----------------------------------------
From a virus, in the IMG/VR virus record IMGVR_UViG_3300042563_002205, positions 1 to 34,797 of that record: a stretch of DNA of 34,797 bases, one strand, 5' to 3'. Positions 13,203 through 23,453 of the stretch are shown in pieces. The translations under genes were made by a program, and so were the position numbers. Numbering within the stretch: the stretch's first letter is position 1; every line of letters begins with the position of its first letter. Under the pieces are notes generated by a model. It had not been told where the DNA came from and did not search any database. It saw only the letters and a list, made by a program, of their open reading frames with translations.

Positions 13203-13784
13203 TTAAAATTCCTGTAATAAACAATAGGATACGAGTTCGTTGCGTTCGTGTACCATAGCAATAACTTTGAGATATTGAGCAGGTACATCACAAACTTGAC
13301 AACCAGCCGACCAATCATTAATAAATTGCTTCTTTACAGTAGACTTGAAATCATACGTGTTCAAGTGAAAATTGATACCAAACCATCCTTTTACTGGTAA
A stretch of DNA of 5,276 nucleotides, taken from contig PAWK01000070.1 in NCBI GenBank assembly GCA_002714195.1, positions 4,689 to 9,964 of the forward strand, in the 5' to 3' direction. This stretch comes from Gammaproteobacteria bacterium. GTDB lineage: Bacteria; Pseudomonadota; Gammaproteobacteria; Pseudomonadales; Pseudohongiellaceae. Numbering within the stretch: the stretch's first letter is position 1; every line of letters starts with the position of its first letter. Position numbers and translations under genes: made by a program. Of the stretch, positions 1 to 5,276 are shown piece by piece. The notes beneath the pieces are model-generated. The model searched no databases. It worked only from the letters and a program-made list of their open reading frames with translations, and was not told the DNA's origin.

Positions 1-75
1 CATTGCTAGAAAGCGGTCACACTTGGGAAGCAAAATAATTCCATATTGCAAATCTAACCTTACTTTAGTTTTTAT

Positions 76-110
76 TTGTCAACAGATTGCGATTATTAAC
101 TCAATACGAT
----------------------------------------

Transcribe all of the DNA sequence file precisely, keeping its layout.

From a virus, in the IMG/VR virus record IMGVR_UViG_3300042563_002205, positions 1 to 34,797 of that record: a stretch of DNA of 34,797 bases, one strand, 5' to 3'. Positions 13,203 through 23,453 of the stretch are shown in pieces. The translations under genes were made by a program, and so were the position numbers. Numbering within the stretch: the stretch's first letter is position 1; every line of letters begins with the position of its first letter. Under the pieces are notes generated by a model. It had not been told where the DNA came from and did not search any database. It saw only the letters and a list, made by a program, of their open reading frames with translations.

Positions 13203-13784
13203 TTAAAATTCCTGTAATAAACAATAGGATACGAGTTCGTTGCGTTCGTGTACCATAGCAATAACTTTGAGATATTGAGCAGGTACATCACAAACTTGAC
13301 AACCAGCCGACCAATCATTAATAAATTGCTTCTTTACAGTAGACTTGAAATCATACGTGTTCAAGTGAAAATTGATACCAAACCATCCTTTTACTGGTAA
A stretch of DNA of 5,276 nucleotides, taken from contig PAWK01000070.1 in NCBI GenBank assembly GCA_002714195.1, positions 4,689 to 9,964 of the forward strand, in the 5' to 3' direction. This stretch comes from Gammaproteobacteria bacterium. GTDB lineage: Bacteria; Pseudomonadota; Gammaproteobacteria; Pseudomonadales; Pseudohongiellaceae. Numbering within the stretch: the stretch's first letter is position 1; every line of letters starts with the position of its first letter. Position numbers and translations under genes: made by a program. Of the stretch, positions 1 to 5,276 are shown piece by piece. The notes beneath the pieces are model-generated. The model searched no databases. It worked only from the letters and a program-made list of their open reading frames with translations, and was not told the DNA's origin.

Positions 1-75
1 CATTGCTAGAAAGCGGTCACACTTGGGAAGCAAAATAATTCCATATTGCAAATCTAACCTTACTTTAGTTTTTAT

Positions 76-110
76 TTGTCAACAGATTGCGATTATTAAC
101 TCAATACGAT